I was so confused yesterday when the NBER email arrived because I didn’t remember it being Monday. Last week just kind of crept into this week and though I’m ready for my mountains and family, I didn’t expect it to come so fast!
A paper on that sells itself as a ray of sunshine in the midst of a bleak and dreary literature on children’s lifelong outcomes from exposure to poverty, maternal stress, fires, and more. And it’s kind of true. The maternal stress/in-utero distress papers seem to be getting a lot of play lately (here’s one). Hillary Hoynes, Diane Whitmore Schanzenbach and Douglas Almond think perhaps we should look at long-run positive outcomes from the things (read: policies and social safety net programs) we can control. The abstract for “Long Run Impacts of Childhood Access to the Safety Net” reads:
A growing economics literature establishes a causal link between in utero shocks and health and human capital in adulthood. Most studies rely on extreme negative shocks such as famine and pandemics. We are the first to examine the impact of a positive and policy-driven change in economic resources available in utero and during childhood. In particular, we focus on the introduction of a key element of the U.S. safety net, the Food Stamp Program, which was rolled out across counties in the U.S. between 1961 and 1975. We use the Panel Study of Income Dynamics to assemble unique data linking family background and county of residence in early childhood to adult health and economic outcomes. The identification comes from variation across counties and over birth cohorts in exposure to the food stamp program. Our findings indicate that the food stamp program has effects decades after initial exposure. Specifically, access to food stamps in childhood leads to a significant reduction in the incidence of “metabolic syndrome” (obesity, high blood pressure, and diabetes) and, for women, an increase in economic self-sufficiency. Overall, our results suggest substantial internal and external benefits of the safety net that have not previously been quantified.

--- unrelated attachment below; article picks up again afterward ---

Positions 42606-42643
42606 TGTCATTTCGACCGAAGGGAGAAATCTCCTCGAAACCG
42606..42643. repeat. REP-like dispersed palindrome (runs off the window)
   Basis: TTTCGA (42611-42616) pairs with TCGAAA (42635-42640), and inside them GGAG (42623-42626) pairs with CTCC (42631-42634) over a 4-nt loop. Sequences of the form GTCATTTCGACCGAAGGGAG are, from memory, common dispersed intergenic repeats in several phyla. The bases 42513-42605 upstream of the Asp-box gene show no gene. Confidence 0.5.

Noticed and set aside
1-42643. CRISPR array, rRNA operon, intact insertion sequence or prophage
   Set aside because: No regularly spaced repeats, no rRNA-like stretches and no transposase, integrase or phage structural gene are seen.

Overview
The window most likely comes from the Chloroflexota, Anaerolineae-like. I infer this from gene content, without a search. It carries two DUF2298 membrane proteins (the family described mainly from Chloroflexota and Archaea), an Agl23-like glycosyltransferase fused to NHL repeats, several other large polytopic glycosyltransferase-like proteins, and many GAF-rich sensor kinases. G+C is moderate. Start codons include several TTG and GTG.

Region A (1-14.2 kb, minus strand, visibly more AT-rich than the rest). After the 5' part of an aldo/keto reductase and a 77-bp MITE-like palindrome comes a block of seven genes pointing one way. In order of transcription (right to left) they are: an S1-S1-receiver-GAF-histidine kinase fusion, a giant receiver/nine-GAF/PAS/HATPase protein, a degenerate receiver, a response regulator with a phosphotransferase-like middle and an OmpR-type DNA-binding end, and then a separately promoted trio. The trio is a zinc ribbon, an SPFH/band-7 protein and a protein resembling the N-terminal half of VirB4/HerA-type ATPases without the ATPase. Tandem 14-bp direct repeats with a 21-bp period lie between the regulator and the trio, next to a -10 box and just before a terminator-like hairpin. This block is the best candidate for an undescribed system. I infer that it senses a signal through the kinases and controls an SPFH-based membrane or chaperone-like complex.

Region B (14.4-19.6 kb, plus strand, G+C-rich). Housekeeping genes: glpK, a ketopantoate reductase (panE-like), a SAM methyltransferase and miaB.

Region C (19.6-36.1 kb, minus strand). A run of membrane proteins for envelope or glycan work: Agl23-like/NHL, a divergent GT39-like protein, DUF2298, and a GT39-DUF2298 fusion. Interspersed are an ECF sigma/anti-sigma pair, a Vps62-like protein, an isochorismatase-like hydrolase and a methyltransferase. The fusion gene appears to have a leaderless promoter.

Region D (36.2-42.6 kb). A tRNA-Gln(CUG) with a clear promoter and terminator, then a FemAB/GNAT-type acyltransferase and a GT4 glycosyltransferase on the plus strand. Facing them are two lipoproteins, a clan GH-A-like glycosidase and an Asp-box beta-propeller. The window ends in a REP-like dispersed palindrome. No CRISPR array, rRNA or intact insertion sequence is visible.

I tried to read it on the plane, but was distracted by an early, incorrectly used semi-colon. Yes, that’s enough to make me stop reading a paper (especially after wading through 19 student papers with many incorrectly used semi-colons). I’ll get back it to it later, promise.